1. Owner Entry

Of course, you want to respect your renter’s privacy, but there will be times you need access to the unit for emergencies, repairs, or inspections. You must provide your tenant with a 24-hour written notice of your intent to enter the property. Unless an urgent repair is needed, you must plan that business during regular business hours. If your renter consents, you can set up the repairs or maintenance at other times.

There may also be times when it’s necessary to show a property to a potential buyer or future tenant. The same rules apply. Try to give the tenant adequate notice and communicate your expectations about the condition and cleanliness of the unit. As always, familiarize yourself with locally applicable laws.

  1. Lease Termination

Again, life happens, so there are cases where a tenant needs to terminate a lease to accept a new job in another city. It isn’t unusual to allow a tenant to leave before their lease term is up with proper written notice. Schedule a final walkthrough to assess any damages. Of course, you can insist on enforcing the lease through its conclusion, but do you want a disgruntled tenant living in one of your properties?

You can also terminate the lease early if your tenant is in breach of their contract in any way. You too must provide a written notice to ask them to vacate the premises. If they refuse, then you can begin the eviction process. 

Find the Best Lease Agreement Website

There are hundreds of sites providing boilerplate templates that you can use to write an effective lease agreement. Lease development website outlines are provided on legal sites, real estate management sites, and frequently used contract template sites. Check online reviews for help selecting the best apartment, condo, or house lease agreement format for your situation.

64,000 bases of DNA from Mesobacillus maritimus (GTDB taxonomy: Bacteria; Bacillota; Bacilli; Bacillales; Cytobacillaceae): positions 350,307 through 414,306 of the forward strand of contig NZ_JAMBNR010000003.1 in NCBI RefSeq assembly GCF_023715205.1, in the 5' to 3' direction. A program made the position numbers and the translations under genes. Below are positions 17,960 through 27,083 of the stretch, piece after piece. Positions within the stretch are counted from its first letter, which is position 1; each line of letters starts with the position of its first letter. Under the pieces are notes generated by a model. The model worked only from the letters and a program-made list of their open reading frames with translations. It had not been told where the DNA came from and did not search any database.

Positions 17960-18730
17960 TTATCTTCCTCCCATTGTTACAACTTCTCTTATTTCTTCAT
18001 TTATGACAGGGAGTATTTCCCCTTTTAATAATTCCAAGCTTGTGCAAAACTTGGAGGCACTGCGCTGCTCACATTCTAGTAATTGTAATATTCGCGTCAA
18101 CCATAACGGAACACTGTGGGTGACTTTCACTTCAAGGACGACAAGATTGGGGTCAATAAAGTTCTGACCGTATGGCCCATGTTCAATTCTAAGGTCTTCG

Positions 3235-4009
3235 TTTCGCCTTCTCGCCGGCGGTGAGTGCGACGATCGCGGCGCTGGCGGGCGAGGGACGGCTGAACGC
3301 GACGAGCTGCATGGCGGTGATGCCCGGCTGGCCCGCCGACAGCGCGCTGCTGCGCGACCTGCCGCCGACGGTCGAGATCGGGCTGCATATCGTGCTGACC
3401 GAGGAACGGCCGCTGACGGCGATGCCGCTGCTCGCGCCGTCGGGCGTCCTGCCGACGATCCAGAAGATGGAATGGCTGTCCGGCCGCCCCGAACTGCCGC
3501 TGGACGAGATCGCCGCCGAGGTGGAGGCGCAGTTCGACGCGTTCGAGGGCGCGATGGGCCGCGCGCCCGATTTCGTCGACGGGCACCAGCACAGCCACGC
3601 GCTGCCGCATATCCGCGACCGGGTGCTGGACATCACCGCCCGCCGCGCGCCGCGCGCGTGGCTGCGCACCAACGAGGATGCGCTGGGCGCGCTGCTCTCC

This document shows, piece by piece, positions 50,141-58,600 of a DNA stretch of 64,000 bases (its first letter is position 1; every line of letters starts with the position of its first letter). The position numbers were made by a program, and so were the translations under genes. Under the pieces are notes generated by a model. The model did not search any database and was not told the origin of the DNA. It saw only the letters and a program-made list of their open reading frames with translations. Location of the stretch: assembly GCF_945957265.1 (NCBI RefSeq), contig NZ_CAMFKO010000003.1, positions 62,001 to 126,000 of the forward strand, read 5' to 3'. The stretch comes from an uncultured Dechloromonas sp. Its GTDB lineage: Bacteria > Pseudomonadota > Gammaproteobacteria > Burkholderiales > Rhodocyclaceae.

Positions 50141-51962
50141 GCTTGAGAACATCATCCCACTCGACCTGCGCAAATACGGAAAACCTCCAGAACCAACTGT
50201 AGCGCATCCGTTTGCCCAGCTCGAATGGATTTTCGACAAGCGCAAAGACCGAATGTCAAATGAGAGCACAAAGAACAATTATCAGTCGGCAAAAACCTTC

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**Blog Article Disclaimer*

This blog article is provided for informational purposes only and does not constitute legal advice. The content is intended to offer general information and should not be relied upon as a substitute for professional legal advice tailored to your specific circumstances.

While we strive to keep the information accurate and up-to-date, laws and regulations are subject to change, and the legal landscape may vary based on jurisdiction. Therefore, we make no representations or warranties regarding the completeness, accuracy, reliability, or suitability of the information contained in this article.

Reading, accessing, or using the information provided in this blog does not create an attorney-client relationship between the reader and the author, and any reliance on the information is at your own risk. If you require legal advice or assistance, it is crucial to consult with a qualified attorney who can consider the specifics of your situation and provide advice accordingly.

The author and the platform disclaim any liability for any loss or damage incurred by individuals or entities as a result of the information presented in this blog. We recommend consulting a legal professional before making decisions or taking action based on the information provided in this article.

This disclaimer is subject to change without notice, and it is the responsibility of the reader to review and understand the disclaimer before relying on the information contained in the blog article.

PayRent is on a mission to build a rent collection app that fosters a positive and productive relationship between renters and landlords. We focus less on transactions and more on the people behind them.